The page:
Wynwood’s Art Walk. The decaying warehouses within a devastated neighborhood make you being to wonder if your night-time trek may have been a mistake. But as you find your destination and step from your ride, you take a peek into one of the doors to find vivid colors splashing on the walls and bright lights, music, and the chatter of voices confirm you are indeed in the right place.
The History of Wynwood hasn’t always been the center of the innovative art that pulses there today. Past years saw it as a warehouse and apparel district. What is now a gigantic Mid-Town complex used to be a train yard? When shipping by rail disappeared, the area became blighted and an attempt at walking through Wynwood invited at worst, grave danger and at the very least…total boredom.
The resurgence of the arts actually began in Miami Beach, but because of increasing real estate pricing, the majority of artists and their galleries moved toward the mainland near 40th Street and North Miami Avenue. It was here the Design District was born. But as this area became over-priced as well, the cost of supporting most galleries could not be sustained. The “bleeding edge” art community migrated at this point to the old and dilapidated warehouses of Wynwood where ceilings were vaulted and high and the rents were low and reasonable.
The Origin of Art Walk
In the years before Wynwood became popular, one of the local investors and the principal of Lombardi properties, David Lombardi developed the idea of having art parties within his Wynwood properties and called them Roving Fridays. Increasing the value of his buildings, his inspiration soon became what would eventually be called Wynwood Art Walks. Although it had slowed down, the Design District had been doing an art walk for a few years.
But with the development of Wynwood by several art galleries, Wynwood began its own Art walk that was originally set for the first Saturday of the month. It was eventually decided that both Wynwood and the Design District should combine their art walks on the same night. And so, Second Saturdays were born.
Only a few brave souls made it to the Wynwood walk in the early days.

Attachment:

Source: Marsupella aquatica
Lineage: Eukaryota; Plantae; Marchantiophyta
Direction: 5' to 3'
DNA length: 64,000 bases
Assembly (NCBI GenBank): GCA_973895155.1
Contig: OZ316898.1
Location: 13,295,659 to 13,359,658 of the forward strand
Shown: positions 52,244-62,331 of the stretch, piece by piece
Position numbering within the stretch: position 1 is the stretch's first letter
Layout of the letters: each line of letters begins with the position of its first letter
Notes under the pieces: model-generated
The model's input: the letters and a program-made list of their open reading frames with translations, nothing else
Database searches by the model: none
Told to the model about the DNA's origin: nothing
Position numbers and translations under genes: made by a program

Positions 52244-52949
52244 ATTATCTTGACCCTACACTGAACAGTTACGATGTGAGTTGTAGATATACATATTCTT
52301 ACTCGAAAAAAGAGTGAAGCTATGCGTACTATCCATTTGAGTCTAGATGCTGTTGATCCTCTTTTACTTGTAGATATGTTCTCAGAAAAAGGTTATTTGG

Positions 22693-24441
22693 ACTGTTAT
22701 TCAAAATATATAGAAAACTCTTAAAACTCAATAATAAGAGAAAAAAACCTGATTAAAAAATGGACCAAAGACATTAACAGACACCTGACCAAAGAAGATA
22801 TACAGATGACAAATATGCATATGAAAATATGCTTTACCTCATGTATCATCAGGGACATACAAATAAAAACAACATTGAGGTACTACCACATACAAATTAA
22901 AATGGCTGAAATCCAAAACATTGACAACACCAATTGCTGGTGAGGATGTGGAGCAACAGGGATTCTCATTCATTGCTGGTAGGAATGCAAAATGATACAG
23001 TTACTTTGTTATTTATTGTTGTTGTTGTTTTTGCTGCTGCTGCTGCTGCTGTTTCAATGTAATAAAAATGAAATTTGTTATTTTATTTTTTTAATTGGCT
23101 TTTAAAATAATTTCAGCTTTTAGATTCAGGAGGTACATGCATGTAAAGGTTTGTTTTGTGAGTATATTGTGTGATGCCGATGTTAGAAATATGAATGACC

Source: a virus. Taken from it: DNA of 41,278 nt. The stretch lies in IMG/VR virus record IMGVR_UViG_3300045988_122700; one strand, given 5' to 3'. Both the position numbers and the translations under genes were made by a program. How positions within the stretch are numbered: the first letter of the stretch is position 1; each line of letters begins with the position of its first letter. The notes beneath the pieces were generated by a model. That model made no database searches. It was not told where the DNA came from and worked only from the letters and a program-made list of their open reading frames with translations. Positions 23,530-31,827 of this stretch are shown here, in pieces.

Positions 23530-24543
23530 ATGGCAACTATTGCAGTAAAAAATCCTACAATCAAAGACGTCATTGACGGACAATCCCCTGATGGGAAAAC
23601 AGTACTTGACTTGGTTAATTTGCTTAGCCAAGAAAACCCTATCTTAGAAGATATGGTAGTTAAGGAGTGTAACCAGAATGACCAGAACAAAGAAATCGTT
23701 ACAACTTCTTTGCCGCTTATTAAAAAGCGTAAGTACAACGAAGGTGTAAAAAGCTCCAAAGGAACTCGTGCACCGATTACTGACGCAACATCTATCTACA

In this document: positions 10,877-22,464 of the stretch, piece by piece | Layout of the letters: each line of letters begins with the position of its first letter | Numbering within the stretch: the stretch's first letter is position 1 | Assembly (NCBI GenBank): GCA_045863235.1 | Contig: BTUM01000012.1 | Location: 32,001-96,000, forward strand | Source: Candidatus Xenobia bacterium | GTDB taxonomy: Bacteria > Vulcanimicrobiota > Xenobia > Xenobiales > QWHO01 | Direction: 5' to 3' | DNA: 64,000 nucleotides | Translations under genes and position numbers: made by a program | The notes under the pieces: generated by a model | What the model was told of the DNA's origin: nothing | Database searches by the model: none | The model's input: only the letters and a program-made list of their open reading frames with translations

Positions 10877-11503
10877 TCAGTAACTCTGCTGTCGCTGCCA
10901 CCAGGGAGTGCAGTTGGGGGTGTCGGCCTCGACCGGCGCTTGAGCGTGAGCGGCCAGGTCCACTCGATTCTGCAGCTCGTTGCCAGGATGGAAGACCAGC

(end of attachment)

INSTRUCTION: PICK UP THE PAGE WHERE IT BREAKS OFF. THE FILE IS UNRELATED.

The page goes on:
There might be maybe a dozen people on the street rushing from one gallery to the next. The streets were dark and the police presence was nonexistent. But even under those conditions, people began realizing the potential of Wynwood. While at that time it was a bit unnerving to venture from one gallery to the next, today, not so much.
The Galleries Changing and innumerable galleries line the streets of the Wynwood district today. Many come and go faster than nightclubs in South Beach but there are some that are flourishing. They present an interesting array of art. Hundreds of art connoisseurs squeeze into the galleries to enjoy the creations that are flowing through the area. Of course, there are those who come to enjoy the complementary alcohol offered by some of the galleries.
It’s so difficult to make a specific recommendation of who to visit during the Wynwood Art Walk since each is representative of a broad array of artistic statements and styles. One person might find something that is completely bourgeois while the person standing next to them will find the same piece intellectually stimulating Two of the oldest galleries in Wynwood are Damien B Art Center and Bernice Steinbaum. However, Frederic Snitzer is also well-established. And, all have spent the last several years presenting incredible thought-provoking art to Miami.
If your passion is in Pop Art, The Harold Golen Gallery is the place to go. Pan-American Art Projects and the MAC Art Group are pushing the northern boundary of the District. While simultaneously, Artformz Alternatives and Hardcore Art Contemporary Space prefer to push aesthetic rather than geographical boundaries. Edge Zones is off the beaten path but always serves plenty of food and beverages. Seeming to cater to the young and upcoming artists, it’s definitely worth the trek across Miami Avenue to see what they have today.